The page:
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Legacy Software

Legacy Software

Definition

What it isn’t

According to Dictionary.com, Legacy, used as an adjective in the term Legacy Software, the definition is:

leg·​a·​cy | /le-gə-sē/  – of or relating to old or outdated computer hardware, software, or data that, while still functional, does not work well with up-to-date systems. 

The key to this definition is the “while” clause.  We know that old software doesn’t have to be called out as ‘legacy software.  As an example, what about Linux?  The Linux kernel is an old piece of software, but no one would classify that code as a piece of legacy software.  Why is that?  There are some key aspects of the software that have made it continually relevant over the years.  There is an argument that it is the most relevant it has ever been. 

Linux began in 1991 as a personal project by Finnish student Linus Torvalds: to create a new free operating system kernel. The resulting Linux kernel has been marked by constant growth throughout its history. Since the initial release of its source code in 1991, it has grown from a small number of C files under a license prohibiting commercial distribution to the 4.15 version in 2018 with more than 23.3 million lines of source code. (History of Linux) 

Why isn’t Linux an example of Legacy Software?  I believe we can identify some key things that lead to non-Legacy Software. 

  • Strong leadership – Linus Torvalds has been involved from the beginning of the development effort and has implemented tools and processes that have established good software practices throughout the years, while still allowing other developers to contribute the software.

  • Build Tools – Using traditional build tools the software build is automated so that anyone can download the software, build and deploy it on pretty much any off-the-shelf Intel compatible desktop.

  • Well Tested – Through Linus’ strong leadership and his attention to delivery details, each release is fully tested.  The focus of this testing is automated testing, as might be expected from the size of the project, manual testing is not an option.  

  • Relevant – The software is probably more relevant today than it was in 1991 because of the user involvement in the software.

  • Documented – It is expected that as changes are made to the kernel they are fully documented, peer reviewed and the pull request accepted by Linus Torvalds.

  • Good Developers – Because of its good leadership, testing and continued relevance, many developers are interested in continuing the development effort in order to improve the software.

  • Culture – Linus and the Linux community have built a culture that creates complete, relevant and quality software releases.  

 These key attributes of the development history allow for a legacy of relevant software, not legacy software.

What is it

According to Re-Engineering Legacy Software by Chris Birchall, the definition of Legacy Software is:

” A software project that is difficult to maintain or extend. “
 – Re-Engineering Legacy Software by Chris Birchall

This definition is more straightforward and relevant than the previous one and it helps us understand why it is such an important topic.  Software is used by businesses to help them be more successful.  Most software helps companies become more efficient or effective, ultimately making them more productive and thus more profitable.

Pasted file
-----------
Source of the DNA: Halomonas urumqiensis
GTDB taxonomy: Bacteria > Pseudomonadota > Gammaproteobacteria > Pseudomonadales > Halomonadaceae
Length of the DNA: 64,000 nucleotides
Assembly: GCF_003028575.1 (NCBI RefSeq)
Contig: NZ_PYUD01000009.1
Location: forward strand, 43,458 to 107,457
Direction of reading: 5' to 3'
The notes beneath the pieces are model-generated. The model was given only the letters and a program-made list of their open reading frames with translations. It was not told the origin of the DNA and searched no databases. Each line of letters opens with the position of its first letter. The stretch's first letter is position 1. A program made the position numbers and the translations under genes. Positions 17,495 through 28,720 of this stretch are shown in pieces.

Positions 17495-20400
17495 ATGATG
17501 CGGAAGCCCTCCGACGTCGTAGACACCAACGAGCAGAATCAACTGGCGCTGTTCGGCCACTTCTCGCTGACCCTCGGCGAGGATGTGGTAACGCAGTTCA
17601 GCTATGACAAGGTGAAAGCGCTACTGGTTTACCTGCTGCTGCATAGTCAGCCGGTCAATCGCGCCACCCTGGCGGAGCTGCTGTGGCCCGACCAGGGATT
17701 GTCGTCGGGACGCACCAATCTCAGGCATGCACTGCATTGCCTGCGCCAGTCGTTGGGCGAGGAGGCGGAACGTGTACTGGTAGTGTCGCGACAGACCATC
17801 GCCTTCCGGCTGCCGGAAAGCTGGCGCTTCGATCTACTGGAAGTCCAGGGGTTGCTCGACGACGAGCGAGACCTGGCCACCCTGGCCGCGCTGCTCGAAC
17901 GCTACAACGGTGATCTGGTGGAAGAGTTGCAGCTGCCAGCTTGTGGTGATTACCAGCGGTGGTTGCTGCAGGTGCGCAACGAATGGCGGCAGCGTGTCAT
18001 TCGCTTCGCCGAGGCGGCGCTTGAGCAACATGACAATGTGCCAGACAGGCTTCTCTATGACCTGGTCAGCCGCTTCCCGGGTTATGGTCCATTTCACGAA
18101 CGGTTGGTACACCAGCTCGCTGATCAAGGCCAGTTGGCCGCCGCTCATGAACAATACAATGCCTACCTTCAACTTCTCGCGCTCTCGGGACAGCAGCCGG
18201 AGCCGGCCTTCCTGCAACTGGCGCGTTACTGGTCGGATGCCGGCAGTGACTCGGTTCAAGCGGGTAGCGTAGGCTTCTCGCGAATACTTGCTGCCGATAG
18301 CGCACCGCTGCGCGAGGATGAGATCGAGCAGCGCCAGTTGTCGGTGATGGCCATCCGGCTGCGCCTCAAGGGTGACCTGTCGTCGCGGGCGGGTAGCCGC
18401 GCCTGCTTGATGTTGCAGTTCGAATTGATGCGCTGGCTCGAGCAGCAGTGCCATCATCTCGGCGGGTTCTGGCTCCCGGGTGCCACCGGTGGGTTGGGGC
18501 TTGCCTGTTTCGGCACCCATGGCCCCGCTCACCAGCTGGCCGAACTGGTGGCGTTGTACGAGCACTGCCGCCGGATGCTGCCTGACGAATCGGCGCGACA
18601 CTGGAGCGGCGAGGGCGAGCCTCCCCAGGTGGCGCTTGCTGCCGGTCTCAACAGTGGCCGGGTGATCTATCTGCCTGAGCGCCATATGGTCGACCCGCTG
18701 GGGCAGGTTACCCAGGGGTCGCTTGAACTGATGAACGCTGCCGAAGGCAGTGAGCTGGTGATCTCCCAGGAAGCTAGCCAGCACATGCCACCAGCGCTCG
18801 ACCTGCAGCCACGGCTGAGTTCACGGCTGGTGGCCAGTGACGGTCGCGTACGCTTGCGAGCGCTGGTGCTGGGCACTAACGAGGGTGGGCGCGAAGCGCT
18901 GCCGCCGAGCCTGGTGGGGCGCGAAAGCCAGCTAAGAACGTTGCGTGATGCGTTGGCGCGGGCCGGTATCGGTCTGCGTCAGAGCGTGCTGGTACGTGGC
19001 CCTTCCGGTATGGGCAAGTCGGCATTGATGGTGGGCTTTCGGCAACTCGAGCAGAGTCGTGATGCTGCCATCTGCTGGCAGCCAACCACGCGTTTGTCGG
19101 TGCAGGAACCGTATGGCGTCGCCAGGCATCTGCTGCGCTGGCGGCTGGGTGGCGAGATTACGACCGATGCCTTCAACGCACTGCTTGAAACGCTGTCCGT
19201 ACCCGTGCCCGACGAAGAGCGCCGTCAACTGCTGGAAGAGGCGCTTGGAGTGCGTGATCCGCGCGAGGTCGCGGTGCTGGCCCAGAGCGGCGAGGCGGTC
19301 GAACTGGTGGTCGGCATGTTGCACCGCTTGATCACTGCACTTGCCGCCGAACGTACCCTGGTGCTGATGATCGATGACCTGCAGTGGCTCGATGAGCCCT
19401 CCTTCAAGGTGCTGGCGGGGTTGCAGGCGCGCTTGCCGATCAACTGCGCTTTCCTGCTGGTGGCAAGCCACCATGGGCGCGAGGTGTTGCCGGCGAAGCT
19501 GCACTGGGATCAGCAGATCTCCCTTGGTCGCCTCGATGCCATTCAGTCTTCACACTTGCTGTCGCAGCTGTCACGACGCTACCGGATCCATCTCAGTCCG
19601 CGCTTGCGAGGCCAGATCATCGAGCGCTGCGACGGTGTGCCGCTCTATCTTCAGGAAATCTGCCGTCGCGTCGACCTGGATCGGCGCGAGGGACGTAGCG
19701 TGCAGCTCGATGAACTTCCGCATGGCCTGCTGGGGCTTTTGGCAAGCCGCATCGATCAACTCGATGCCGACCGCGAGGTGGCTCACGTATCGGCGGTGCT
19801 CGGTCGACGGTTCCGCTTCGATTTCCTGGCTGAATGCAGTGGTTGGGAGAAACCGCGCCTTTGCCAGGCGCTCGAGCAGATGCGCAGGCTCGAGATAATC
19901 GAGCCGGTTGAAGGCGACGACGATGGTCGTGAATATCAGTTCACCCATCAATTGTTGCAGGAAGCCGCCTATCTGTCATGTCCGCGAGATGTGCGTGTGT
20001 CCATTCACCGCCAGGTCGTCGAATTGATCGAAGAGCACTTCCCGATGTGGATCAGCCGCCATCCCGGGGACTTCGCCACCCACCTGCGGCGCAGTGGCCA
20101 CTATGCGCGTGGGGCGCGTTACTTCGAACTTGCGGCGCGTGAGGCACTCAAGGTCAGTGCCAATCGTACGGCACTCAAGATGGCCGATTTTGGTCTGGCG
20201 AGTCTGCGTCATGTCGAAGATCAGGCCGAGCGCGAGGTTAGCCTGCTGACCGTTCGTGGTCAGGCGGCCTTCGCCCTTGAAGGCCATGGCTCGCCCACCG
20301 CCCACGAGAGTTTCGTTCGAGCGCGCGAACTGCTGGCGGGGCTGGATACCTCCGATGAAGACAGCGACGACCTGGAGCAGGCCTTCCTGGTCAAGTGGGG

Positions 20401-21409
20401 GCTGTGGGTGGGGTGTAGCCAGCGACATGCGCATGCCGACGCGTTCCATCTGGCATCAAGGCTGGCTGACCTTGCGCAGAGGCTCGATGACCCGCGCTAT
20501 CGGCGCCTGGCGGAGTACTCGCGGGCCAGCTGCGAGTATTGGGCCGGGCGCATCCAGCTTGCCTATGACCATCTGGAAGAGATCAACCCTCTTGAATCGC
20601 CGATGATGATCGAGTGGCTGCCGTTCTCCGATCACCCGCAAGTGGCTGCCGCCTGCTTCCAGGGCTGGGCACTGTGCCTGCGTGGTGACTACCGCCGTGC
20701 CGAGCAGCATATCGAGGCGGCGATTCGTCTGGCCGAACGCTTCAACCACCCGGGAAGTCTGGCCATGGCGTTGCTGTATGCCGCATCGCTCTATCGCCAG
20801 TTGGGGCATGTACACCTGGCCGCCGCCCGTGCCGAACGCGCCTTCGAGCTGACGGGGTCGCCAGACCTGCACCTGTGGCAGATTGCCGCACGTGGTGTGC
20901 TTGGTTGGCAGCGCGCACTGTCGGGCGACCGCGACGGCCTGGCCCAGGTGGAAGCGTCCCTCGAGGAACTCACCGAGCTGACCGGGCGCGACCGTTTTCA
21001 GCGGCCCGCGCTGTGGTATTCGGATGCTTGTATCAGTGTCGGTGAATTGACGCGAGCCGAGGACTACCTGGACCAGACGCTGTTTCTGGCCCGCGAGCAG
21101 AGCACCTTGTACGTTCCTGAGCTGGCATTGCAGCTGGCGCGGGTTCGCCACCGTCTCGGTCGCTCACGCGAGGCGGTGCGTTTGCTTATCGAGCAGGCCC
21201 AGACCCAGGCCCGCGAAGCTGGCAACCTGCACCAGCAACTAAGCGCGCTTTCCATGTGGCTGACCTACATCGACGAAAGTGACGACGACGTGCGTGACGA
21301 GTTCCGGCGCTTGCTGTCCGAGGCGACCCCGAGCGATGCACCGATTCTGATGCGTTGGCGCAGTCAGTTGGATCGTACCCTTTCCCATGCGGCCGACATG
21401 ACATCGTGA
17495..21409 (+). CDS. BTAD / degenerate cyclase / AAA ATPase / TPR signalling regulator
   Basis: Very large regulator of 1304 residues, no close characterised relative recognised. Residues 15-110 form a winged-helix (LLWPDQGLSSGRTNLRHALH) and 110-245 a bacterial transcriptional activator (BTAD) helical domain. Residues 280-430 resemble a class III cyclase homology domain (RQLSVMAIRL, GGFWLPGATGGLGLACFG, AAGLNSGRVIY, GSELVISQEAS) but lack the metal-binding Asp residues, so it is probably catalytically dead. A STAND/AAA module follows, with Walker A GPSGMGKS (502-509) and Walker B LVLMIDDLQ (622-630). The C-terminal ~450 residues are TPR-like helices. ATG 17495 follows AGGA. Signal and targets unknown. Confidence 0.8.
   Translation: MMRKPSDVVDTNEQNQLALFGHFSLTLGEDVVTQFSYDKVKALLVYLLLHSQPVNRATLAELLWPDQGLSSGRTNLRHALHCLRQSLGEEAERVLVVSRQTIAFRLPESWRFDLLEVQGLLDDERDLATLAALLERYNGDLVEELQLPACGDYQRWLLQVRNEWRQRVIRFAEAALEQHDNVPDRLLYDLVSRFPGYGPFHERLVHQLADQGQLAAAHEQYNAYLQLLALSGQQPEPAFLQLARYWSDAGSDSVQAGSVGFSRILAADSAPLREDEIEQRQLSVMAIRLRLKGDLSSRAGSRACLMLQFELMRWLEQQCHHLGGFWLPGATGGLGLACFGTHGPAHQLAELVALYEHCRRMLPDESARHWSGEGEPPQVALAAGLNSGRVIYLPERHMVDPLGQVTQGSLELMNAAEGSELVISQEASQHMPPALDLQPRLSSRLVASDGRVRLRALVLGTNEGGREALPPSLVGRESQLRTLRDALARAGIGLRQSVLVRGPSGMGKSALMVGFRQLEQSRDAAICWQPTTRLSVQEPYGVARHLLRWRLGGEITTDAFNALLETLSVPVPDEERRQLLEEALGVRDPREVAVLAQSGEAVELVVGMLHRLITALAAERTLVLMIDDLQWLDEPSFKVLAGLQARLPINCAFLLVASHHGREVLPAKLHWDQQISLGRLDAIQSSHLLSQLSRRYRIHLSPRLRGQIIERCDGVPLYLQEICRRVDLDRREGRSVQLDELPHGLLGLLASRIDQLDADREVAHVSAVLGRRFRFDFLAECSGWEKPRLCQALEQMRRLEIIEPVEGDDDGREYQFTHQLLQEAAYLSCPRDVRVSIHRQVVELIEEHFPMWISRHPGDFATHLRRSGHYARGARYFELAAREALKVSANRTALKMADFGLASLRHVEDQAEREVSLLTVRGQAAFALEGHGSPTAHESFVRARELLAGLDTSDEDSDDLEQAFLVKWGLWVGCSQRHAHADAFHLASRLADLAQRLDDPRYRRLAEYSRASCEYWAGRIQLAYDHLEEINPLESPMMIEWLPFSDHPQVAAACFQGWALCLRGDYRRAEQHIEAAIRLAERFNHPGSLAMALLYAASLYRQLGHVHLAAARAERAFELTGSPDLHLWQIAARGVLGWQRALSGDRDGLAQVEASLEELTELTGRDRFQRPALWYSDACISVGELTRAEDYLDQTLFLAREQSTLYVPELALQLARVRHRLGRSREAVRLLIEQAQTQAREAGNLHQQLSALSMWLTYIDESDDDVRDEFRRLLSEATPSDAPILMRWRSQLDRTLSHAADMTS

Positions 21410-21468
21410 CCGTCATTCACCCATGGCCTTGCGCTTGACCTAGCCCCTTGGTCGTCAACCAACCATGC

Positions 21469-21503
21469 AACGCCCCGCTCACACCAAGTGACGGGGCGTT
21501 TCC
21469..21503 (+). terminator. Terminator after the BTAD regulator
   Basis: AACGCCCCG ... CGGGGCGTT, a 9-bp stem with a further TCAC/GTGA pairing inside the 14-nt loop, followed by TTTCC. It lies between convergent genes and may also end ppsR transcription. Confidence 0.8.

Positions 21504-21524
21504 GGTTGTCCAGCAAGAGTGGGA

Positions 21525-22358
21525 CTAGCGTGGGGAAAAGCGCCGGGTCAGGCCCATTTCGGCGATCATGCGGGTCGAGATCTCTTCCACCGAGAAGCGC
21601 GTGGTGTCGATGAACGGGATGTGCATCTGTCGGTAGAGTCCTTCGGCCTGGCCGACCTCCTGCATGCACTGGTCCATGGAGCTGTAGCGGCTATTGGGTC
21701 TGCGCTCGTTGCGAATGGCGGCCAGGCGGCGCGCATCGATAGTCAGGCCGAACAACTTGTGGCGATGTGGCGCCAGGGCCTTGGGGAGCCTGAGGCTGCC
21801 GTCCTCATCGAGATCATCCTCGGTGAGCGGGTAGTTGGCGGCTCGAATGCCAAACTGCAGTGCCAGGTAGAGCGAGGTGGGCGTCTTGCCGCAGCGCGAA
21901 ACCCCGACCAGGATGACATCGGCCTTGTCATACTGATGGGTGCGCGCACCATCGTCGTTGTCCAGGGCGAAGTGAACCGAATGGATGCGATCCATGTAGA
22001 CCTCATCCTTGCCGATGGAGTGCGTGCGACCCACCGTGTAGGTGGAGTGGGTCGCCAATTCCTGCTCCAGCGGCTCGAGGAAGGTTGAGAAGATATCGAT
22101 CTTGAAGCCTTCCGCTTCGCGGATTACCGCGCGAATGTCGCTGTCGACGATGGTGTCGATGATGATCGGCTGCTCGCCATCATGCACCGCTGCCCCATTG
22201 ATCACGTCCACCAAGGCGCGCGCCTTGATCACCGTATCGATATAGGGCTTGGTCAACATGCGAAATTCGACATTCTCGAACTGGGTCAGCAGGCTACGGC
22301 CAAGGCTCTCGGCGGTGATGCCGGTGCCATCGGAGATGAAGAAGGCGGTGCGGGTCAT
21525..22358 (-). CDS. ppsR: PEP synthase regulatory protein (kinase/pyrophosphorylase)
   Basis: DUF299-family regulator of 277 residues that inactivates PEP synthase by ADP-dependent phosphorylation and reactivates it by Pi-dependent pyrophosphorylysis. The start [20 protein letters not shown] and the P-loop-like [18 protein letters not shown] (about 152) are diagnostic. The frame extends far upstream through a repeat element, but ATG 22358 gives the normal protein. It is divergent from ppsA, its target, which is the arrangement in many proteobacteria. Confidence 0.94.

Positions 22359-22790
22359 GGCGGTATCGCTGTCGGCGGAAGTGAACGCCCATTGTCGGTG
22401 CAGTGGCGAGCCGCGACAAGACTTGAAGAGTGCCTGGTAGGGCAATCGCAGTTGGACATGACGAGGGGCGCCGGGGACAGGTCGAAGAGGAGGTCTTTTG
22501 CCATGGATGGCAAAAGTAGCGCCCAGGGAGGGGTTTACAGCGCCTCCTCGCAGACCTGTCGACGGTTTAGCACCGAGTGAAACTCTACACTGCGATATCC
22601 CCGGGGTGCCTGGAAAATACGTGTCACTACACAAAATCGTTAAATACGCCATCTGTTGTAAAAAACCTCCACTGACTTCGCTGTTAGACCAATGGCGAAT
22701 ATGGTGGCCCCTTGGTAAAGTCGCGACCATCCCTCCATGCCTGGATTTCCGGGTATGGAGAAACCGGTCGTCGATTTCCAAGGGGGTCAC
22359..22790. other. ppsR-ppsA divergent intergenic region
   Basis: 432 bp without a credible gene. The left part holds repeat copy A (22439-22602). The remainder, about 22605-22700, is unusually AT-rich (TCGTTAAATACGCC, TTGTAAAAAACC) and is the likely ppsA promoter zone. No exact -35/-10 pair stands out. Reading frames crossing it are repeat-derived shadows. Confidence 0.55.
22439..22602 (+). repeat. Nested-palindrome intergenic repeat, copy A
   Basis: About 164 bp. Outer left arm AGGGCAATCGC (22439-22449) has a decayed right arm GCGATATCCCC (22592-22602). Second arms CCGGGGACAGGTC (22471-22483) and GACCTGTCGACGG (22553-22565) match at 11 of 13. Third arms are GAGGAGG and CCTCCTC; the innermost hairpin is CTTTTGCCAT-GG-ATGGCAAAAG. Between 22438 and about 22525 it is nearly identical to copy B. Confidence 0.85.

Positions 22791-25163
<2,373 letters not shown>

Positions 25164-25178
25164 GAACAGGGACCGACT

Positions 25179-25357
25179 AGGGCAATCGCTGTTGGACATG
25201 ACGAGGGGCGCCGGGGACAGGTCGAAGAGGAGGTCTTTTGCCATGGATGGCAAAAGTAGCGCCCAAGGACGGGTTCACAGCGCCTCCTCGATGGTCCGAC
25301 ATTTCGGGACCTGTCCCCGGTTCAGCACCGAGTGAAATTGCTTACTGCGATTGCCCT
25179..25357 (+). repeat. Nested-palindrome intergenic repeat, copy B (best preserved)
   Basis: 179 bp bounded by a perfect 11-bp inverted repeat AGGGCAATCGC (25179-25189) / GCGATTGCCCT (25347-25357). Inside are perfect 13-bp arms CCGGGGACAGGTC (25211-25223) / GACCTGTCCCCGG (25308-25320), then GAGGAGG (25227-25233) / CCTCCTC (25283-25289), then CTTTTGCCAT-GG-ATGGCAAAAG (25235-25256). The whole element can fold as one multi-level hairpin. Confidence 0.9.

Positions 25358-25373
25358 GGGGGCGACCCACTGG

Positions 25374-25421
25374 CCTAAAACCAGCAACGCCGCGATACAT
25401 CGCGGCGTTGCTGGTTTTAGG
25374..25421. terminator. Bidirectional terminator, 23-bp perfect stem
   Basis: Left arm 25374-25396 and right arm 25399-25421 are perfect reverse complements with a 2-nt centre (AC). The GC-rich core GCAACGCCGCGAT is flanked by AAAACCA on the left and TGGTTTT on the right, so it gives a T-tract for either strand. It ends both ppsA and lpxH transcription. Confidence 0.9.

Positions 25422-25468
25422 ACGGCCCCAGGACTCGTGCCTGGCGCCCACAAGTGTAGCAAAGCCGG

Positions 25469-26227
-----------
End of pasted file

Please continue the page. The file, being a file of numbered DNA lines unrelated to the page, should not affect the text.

An effectivity gain would allow a company to do more with the same, an efficiency gain would allow a company to do the same with less.  In either case, there is no magic, the software is automating what people are or could be doing, but doing it more consistently and/or at a larger scale.  Therefore, it is critical to understand that software should first be successful in providing this value to a company but also, and importantly, must be written in such a way that it can be maintained and changed so that this value can continually exist or even improve as the company changes. 

This is such an important aspect of understanding why legacy software is an important topic for information technology organizations.  With this in mind, there are some key aspects of legacy software that exist and can be identified:

  • Old – the software, its language, and its libraries are old.  This by itself isn’t a problem, but as hardware, networking and other integration software is either added and/or changed, this can cause issues that must be addressed through library or other types upgrades.  As in the discussion of Linux above, the software and development staff has to put in the work to make this a non-issue.

  • Large – Not all software is large, but oftentimes software that is important to a company and that is a legacy software concern, tends to be on a larger scale.

  • Important – Along with large, if the software is a topic of legacy software within a company it is most likely important to the company and often crosses many parts of the organization or is a key aspect of the organization.

  • Inherited – Legacy software is often inherited and not created by the current set of developers.  In the absence of documentation, automated testing and build tools changes can be brittle, not easily tested, ignored or avoided at all costs by the development group.
      • Untested – Legacy software does not have automated tests.
      • No builds – Legacy software does not have automated builds.
      • Brittle – Legacy software is brittle so that a change in the software may lead to unexpected failures, many times in areas of the software not related to the change.
      • Technical debt – Technical debt is code that was baked into the software knowing it needed to be changed, but never was.